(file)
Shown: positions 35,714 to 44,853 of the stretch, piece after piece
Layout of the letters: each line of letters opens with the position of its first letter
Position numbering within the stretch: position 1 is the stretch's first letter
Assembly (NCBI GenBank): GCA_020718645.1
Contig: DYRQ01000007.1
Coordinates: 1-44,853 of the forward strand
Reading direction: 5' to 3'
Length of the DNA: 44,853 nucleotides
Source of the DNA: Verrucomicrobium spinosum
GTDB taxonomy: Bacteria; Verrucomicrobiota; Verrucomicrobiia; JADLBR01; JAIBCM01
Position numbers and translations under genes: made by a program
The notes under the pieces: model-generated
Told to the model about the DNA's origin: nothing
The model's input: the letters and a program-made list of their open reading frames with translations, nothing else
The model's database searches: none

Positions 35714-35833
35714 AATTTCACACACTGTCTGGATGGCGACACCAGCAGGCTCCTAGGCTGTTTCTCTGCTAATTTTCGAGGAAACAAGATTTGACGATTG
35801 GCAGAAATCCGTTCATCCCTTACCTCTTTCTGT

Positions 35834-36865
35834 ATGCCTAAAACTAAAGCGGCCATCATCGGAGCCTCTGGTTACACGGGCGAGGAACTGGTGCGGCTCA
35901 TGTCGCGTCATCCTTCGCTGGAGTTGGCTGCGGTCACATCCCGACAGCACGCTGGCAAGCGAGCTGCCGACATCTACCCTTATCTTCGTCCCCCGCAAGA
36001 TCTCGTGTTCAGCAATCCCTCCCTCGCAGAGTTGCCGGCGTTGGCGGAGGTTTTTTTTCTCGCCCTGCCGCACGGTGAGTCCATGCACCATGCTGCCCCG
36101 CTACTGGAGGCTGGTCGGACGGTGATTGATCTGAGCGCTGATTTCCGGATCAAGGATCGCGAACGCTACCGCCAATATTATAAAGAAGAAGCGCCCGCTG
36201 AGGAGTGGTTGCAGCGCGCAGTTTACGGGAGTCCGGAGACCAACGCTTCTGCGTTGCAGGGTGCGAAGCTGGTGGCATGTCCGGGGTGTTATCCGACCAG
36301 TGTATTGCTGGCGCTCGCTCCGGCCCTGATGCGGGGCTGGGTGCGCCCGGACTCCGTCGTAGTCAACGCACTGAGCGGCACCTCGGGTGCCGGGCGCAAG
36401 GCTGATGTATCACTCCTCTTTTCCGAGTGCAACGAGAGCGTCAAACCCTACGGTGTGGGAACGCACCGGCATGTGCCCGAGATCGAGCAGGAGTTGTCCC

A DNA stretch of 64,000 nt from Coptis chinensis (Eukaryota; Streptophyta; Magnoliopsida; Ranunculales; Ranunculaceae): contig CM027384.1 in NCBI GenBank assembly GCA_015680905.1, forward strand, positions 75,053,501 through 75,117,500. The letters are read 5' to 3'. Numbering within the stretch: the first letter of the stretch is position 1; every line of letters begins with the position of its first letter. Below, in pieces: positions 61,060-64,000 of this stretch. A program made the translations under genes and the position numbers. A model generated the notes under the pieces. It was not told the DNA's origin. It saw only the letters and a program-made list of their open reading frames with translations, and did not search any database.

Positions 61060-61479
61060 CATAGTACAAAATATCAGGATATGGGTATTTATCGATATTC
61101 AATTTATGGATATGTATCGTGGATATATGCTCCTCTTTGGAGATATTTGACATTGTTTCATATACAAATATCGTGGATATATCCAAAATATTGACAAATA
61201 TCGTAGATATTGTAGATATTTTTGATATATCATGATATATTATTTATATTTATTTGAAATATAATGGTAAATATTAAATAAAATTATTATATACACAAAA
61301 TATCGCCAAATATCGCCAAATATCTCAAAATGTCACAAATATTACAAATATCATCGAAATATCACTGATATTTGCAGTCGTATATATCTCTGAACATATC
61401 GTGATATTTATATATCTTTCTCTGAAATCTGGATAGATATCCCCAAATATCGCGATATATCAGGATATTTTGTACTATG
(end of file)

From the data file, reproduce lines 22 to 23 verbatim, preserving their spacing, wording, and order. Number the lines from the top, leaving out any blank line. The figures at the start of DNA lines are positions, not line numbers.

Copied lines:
36001 TCTCGTGTTCAGCAATCCCTCCCTCGCAGAGTTGCCGGCGTTGGCGGAGGTTTTTTTTCTCGCCCTGCCGCACGGTGAGTCCATGCACCATGCTGCCCCG
36101 CTACTGGAGGCTGGTCGGACGGTGATTGATCTGAGCGCTGATTTCCGGATCAAGGATCGCGAACGCTACCGCCAATATTATAAAGAAGAAGCGCCCGCTG